- If drafts blow in different directions – then air was Pumped by the wind
The negative pressure building
In most cases this test will show that the house pressure is lower, and air is being pumped out. The reason why building pressure can be negative (lower than outside), is that things like exhaust fans in the bathroom or kitchen and dryer vents, chimneys or flue pipes from gas hot water heaters or fireplaces pump air out of the building. If something else doesn’t pump air back into the house, then the pressure in the house becomes negative. Many homes and other buildings have negative air pressure inside because of devices exhausting air out without bringing fresh air in.
If the problem varies in direction, window to window, then the average house pressure is not negative, it is just a local problem due to wind against a wall or a window.
If all drafty windows and doors have air flowing toward them, then there is a strange and possibly dangerous situation. This can be caused by open fires without a functioning flue or exhaust, or a gas leak into the building. Such situations can cause toxic or explosive gas buildup in the building, so they should be treated as emergencies.
Determining the ultimate fix
If you have a positive pressure house, please get people out until the furnace repair, gas company or chimney sweep can assess and correct the problem. The potential for carbon monoxide poisoning or fire is too much risk to be worth taking chances. This could kill off brain cells or even end a life!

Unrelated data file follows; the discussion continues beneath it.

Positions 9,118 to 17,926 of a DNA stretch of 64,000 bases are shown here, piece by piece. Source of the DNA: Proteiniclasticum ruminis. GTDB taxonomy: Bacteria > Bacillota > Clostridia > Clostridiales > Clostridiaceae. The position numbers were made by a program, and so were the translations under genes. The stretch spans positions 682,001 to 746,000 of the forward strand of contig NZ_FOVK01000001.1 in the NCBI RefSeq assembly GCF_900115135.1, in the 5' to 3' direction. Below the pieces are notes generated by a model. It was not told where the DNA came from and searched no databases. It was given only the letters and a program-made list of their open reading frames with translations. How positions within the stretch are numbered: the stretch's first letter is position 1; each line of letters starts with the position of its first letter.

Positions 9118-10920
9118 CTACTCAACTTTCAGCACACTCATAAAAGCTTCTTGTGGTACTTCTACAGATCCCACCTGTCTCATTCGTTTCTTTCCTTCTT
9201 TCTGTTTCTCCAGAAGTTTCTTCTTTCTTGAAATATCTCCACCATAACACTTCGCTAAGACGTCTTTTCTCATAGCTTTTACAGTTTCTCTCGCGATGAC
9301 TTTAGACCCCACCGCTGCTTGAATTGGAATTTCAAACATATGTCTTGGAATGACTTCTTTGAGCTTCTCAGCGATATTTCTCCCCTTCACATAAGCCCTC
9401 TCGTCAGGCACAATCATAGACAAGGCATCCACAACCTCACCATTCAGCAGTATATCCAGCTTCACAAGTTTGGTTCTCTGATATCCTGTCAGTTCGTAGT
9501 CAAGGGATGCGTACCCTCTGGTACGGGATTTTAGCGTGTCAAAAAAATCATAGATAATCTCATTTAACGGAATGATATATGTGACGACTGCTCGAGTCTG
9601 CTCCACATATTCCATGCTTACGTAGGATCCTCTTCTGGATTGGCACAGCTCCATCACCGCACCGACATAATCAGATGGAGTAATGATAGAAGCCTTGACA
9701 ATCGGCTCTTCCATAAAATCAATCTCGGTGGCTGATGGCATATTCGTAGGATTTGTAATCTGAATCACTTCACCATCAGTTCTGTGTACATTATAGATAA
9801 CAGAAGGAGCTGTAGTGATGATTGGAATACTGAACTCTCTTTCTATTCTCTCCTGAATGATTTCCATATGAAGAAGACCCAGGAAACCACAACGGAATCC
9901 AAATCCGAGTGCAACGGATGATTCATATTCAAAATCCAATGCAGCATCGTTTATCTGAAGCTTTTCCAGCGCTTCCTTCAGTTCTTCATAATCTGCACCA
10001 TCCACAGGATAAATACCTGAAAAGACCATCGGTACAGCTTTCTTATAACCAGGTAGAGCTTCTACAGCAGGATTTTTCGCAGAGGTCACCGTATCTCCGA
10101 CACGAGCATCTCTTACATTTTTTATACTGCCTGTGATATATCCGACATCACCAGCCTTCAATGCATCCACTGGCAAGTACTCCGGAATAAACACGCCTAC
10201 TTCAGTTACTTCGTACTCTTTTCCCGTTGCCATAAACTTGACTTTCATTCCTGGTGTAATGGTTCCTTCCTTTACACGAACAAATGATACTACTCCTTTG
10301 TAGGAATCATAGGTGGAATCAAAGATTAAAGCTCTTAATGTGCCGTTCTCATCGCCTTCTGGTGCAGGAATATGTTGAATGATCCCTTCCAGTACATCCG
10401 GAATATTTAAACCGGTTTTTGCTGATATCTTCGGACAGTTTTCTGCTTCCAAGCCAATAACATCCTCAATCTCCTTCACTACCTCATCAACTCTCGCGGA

If the problem is the wind, then adding or improving barriers blocking the wind deals with the root cause and solves the problem. Wind can be blocked by caulking and sealing, storm windows or a stand of trees to shelter the drafty wall, depending on the details of your situation.
But often the problem is a negative pressure house, and it requires a way to pump air in so that it doesn’t leak-in driven by higher pressure outside. There are special furnace and fireplace vent systems designed to do this, but they might not move enough air to make up for dryer vents, range hoods and other exhaust systems. A more comprehensive solution is a vent fan that brings air into the home, either unconditioned or filtered and temperature controlled. You could consider a *Heat Recovery Ventilator (HRV) like this one available through Amazon, or a similar system sized specifically for your building.